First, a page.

The ng tube was awful! Some days, we would have to place it back in her 3 times if she was sick, threw it up, or pulled it out. In order to place the tube, we would have to swaddle her with a blanket that had a Velcro piece to hold her hands down, I would sit on her legs, and my husband would hold her head still. All you would hear is ear-piercing screaming. Sometimes you would think you had the tube going down good, and out it would come from the other nostril and you would have to start the process all over again. (it would always end with me crying, and my husband having tears in his eyes). Then, we would have to take a stethoscope and listen to make sure the tube was in the stomach and not by or in the lungs. We would also have to check for this prior to each feed.

One time in particular, I tried three times to get the tube down her nose and was unsuccessful. A male nurse came to our home and offered his support. To my amazement, he had to leave the room to gather himself before he could finish helping us. (He too, was teary eyed).

I would never recommend an ng tube to any parent unless it is for a brief period. Our daughter got so aversive because of it, she did not even want her face touched for a long time after that, not to mention, it made her reflux much worse. She would dry heave all day long and we were constantly trying to stay ahead of her with distraction techniques, to avoid was exhausting.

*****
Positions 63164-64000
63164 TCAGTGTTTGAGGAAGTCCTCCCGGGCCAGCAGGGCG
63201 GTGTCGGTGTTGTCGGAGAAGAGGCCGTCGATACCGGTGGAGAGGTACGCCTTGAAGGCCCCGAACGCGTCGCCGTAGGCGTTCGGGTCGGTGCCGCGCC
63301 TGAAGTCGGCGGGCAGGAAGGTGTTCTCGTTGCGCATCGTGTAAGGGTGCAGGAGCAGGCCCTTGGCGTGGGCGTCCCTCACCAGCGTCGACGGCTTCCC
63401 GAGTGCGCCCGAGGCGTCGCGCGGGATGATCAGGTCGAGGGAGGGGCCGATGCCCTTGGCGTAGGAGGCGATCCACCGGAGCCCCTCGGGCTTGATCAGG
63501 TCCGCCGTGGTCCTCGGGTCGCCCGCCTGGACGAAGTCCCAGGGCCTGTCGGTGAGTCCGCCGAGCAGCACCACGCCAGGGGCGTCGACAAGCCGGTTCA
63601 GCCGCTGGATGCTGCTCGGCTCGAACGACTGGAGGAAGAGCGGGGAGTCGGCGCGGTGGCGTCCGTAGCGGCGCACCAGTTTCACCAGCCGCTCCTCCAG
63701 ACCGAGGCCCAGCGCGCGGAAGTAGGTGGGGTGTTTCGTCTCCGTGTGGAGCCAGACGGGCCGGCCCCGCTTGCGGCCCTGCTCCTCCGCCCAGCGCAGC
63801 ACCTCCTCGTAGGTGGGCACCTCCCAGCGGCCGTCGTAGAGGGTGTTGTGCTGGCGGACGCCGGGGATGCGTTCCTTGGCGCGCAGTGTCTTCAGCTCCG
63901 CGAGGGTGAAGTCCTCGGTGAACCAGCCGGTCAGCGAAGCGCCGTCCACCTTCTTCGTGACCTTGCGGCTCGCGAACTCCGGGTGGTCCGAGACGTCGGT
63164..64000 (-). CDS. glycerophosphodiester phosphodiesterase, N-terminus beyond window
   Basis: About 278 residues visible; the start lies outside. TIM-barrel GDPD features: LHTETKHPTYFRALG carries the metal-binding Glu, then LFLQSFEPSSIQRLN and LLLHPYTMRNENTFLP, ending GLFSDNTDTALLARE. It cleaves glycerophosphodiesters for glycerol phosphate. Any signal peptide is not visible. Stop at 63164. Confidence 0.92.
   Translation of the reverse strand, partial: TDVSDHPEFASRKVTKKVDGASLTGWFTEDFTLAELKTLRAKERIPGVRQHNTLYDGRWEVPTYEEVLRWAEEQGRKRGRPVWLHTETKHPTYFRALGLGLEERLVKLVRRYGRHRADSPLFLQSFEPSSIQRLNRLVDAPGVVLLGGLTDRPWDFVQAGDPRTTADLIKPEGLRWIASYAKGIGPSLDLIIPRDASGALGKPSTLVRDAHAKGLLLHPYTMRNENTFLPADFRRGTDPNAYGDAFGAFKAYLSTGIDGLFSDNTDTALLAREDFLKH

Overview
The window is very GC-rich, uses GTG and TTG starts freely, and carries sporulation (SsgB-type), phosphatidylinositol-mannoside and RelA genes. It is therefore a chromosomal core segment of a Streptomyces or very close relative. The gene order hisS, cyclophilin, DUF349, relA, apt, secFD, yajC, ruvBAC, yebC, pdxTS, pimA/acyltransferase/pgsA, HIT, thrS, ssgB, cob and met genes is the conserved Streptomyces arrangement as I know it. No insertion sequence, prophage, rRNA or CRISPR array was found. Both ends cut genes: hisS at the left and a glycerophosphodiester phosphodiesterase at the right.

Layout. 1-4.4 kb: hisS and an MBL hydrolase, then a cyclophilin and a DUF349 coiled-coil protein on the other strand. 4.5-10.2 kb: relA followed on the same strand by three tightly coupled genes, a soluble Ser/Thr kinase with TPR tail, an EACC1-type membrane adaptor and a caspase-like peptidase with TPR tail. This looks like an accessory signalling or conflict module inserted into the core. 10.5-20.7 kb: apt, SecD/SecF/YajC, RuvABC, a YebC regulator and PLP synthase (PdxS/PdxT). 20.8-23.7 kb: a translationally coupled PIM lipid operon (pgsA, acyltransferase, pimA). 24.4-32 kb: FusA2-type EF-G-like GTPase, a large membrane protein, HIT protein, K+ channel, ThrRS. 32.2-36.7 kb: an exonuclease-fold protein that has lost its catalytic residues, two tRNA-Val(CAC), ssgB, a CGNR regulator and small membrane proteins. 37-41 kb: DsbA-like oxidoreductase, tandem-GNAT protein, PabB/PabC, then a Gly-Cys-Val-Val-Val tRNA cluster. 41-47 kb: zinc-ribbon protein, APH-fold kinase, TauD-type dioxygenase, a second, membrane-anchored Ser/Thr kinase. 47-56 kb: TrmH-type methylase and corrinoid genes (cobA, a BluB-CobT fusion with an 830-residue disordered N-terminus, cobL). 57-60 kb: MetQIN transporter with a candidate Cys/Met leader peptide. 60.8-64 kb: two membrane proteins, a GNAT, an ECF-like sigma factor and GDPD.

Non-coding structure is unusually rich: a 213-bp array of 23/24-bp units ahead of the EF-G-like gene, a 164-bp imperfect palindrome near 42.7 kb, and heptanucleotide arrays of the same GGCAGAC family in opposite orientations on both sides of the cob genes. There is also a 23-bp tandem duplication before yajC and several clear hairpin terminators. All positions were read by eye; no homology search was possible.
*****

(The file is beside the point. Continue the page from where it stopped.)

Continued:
At 11 months, Hope received a peg tube. She kept this in for awhile until the site healed and a g-tube could be placed. The peg tube was tricky, especially for one who is crawling. Attached to it is a long piece of tubing that does not come off. You need to tuck it into the back of their pants so it does not hang down. Hope also got granulated tissue with the peg tube, and my husband and I would also have to hold her down and burn it off with silver nitrate daily. (There are also many other things that Hope endured that are not related to the g-tube but required blood draws weekly to two times a week for a matter of time).

Now Hope is two and a half and still has a g-tube. The g-tube has saved her life by far. She is allowed to eat by mouth, but it is a long tough road ahead of her. We are currently in our third feeding clinic and things are progressing. She is not where I imagined her to be by now, however I have gained so much knowledge in this field of study, that I can appreciate and understand now why she is not.

Her prognosis is good, and she is expected to be eating without a tube by school age. I have never given up hope on my little girl and have dedicated my life towards making her whole again, inside and out.

My advice to any parent out there is that you know your baby and if something seems like it is not not stop at the first doctor that says it is okay. You are your child's advocate.

Most importantly, never ever give up Hope! My daughter has the best personality a parent could ask for, including an incredible sense of humor at such a young age. Children are amazing and can conquer just about anything that life throws at them. They can teach us so much even as adults.

Just remember to love your little ones through it all and enjoy the small accomplishments!